Unger: Well apparently I was one of 100 patients that called his physician about that information about blood type to find out which one I was. Doctor Irons, let's talk about prior infectious diseases. What have we learned from the role that genetics play? What can we learn from the past in terms of research?

Dr. Irons: Any time we're faced with a new virus or a new condition, it's really important to understand the natural history of the disorder. And as you've heard from Wendy and Robert, this virus acts like no other. There are so many questions we have about its natural history and it seems as though every day we hear of a new subgroup or a new subpopulation of people. And in genetics, it always helps to study the outliers. And so one example of something that came in the past was in the early days of HIV.

We started to recognize that there were a group of people who were resistant to HIV, even with repeated exposures. And so the ability to study those people led to the CCR5 gene, which actually codes for a cell receptor, that allows that virus to enter a cell and found out that there was a mutation within that gene. Most common in older people from the Northern European population, but basically if you had two copies of the abnormal gene, it coded for a nonfunctional receptor. So the virus couldn't enter the cell. If you had one copy, about 50% of your receptors were abnormal, but that information not only allowed us to understand how the disease affects those patients, but also told us something about how the disease operates, what the pathophysiology is of the disease and that drug targets could then be developed for them.

Unger: How about H1N1? Do we see anything similar?

Dr. Irons: There was some indication. There were some associations with H1N1, but the other thing that's really important is to understand the difference between associations, things that come up. And very many have come up with COVID-19. What's the role of vitamin D? What's the role of zinc? What's the role of other things? But associations aren't always causative, so it's important to understand something that may just be associated or something that actually is important in the pathophysiology of the condition.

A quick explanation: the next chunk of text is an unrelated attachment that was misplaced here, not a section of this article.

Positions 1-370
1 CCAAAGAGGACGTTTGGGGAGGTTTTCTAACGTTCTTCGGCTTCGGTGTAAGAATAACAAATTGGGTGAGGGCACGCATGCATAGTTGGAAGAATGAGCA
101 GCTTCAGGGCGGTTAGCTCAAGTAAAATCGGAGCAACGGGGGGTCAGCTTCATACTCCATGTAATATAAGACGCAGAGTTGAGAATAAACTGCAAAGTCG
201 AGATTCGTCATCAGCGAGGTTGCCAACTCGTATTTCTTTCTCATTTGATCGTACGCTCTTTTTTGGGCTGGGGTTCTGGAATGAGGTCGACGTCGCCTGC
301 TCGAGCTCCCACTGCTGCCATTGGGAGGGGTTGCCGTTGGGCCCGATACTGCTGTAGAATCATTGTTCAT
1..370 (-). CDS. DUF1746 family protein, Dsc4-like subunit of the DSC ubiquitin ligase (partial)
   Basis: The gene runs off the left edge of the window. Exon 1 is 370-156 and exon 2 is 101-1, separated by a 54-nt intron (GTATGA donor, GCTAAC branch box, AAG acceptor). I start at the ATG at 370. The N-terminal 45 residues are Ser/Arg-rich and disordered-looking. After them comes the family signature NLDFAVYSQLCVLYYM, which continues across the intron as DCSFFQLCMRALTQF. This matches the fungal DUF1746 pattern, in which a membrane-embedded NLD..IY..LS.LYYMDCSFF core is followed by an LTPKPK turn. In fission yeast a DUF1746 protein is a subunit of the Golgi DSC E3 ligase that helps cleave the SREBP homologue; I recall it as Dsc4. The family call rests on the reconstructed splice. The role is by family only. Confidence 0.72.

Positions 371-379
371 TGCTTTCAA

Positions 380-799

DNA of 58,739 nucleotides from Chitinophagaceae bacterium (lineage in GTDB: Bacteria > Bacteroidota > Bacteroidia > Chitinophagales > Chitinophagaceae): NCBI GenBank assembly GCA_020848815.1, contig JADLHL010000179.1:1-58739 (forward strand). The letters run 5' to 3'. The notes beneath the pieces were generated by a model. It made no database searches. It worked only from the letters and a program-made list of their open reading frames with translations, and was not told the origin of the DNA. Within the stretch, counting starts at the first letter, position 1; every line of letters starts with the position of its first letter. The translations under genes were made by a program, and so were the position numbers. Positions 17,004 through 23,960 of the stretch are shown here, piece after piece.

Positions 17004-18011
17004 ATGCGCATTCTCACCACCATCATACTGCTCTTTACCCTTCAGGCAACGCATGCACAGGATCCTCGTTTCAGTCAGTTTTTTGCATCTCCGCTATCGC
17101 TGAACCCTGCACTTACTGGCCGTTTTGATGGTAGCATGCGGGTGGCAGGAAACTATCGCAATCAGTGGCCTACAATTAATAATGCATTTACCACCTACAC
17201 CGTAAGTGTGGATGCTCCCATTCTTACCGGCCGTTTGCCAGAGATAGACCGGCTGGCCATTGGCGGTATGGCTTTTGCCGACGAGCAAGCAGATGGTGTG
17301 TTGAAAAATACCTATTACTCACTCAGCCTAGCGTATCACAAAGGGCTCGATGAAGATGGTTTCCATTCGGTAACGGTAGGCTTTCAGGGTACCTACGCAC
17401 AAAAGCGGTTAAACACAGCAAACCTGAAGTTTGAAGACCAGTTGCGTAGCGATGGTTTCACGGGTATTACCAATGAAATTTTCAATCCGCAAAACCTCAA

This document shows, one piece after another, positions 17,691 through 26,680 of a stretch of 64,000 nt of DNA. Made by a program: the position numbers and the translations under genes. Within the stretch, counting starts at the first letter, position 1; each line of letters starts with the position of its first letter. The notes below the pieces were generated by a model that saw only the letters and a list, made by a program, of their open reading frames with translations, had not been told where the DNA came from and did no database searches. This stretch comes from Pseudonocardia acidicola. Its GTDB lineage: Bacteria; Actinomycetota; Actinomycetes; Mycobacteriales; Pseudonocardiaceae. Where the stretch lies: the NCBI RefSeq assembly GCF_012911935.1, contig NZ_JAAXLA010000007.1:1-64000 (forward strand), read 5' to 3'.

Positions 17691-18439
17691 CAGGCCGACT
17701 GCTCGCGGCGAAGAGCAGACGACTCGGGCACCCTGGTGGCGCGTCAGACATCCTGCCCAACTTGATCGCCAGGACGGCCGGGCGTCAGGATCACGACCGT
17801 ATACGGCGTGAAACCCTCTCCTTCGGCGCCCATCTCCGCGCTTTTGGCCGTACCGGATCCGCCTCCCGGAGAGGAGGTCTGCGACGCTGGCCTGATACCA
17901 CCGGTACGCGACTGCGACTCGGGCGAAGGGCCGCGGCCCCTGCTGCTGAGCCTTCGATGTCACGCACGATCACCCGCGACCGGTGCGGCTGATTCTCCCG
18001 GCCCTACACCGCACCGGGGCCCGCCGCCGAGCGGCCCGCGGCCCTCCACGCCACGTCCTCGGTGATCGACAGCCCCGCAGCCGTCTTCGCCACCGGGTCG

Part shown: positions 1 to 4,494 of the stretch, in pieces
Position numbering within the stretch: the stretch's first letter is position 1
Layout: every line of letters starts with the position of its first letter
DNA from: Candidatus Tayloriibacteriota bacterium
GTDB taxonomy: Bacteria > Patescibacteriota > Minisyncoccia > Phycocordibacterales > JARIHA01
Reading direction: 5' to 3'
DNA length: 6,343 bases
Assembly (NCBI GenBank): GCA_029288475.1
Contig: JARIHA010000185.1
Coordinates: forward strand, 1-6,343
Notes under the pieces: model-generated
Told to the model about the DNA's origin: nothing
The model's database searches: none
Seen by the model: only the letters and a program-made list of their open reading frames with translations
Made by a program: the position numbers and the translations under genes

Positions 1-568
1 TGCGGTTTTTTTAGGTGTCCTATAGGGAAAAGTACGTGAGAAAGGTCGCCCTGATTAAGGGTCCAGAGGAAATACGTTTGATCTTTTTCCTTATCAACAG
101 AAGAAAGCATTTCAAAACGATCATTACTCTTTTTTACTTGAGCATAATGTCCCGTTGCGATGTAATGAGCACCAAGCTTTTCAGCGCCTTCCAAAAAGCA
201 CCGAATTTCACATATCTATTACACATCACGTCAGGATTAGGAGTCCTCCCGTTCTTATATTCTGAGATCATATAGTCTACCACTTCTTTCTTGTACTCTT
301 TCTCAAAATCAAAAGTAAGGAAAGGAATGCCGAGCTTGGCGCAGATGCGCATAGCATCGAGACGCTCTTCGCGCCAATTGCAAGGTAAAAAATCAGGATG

Unger: Doctor Green and Doctor Chung, you're both working on your own research related to COVID-19. Can you tell us what you're working on and how it's going so far? Doctor Green?

Dr. Green: I'm not a virologist or a molecular geneticist. So my role is modest in this, but I've had the privilege of helping to coordinate at our institution, the biobank response to trying to get some of these individuals who are infected, into the biobank. We already have quite a large number of people in the biobank, who either genotyped or sequenced, and we are contributing cases to the International COVID-19 Host Vulnerability Initiative, which is being coordinated out of the University of Helsinki and the Broad Institute by other folks besides me. But it's wonderful to be a part of that.

One of the things I think we've all seen and recognized is that science has accelerated in its breadth and its coordination and in its sharing, in this time period, like in no other time period in my entire life. And with this small project, this International COVID-19 Host Vulnerability Initiative, we've been contributing, but so have hundreds of other centers, to the idea that we can move fastest when we share our data and put it together. So I can't speak as a leader of that, but as a participant in that, it's been absolutely thrilling. And our first GWA studies are really coming out. We were even mentioned in the recent New England Journal of Medicine GWA article. We were mentioned because even our small number of early data actually reinforced some of their findings.

Unger: Doctor Chung?

Dr. Chung: So I am not a virologist either. I'm a geneticist and oftentimes study much rarer diseases. But what we did immediately was try and pivot, both to understand how the infection was affecting our specific communities and try and gather as much as we could to be able to understand how to support those communities and understand if they were a particular risk. As well as in a similar way, that I'll explain in a second, to what Robert's been doing up in Boston.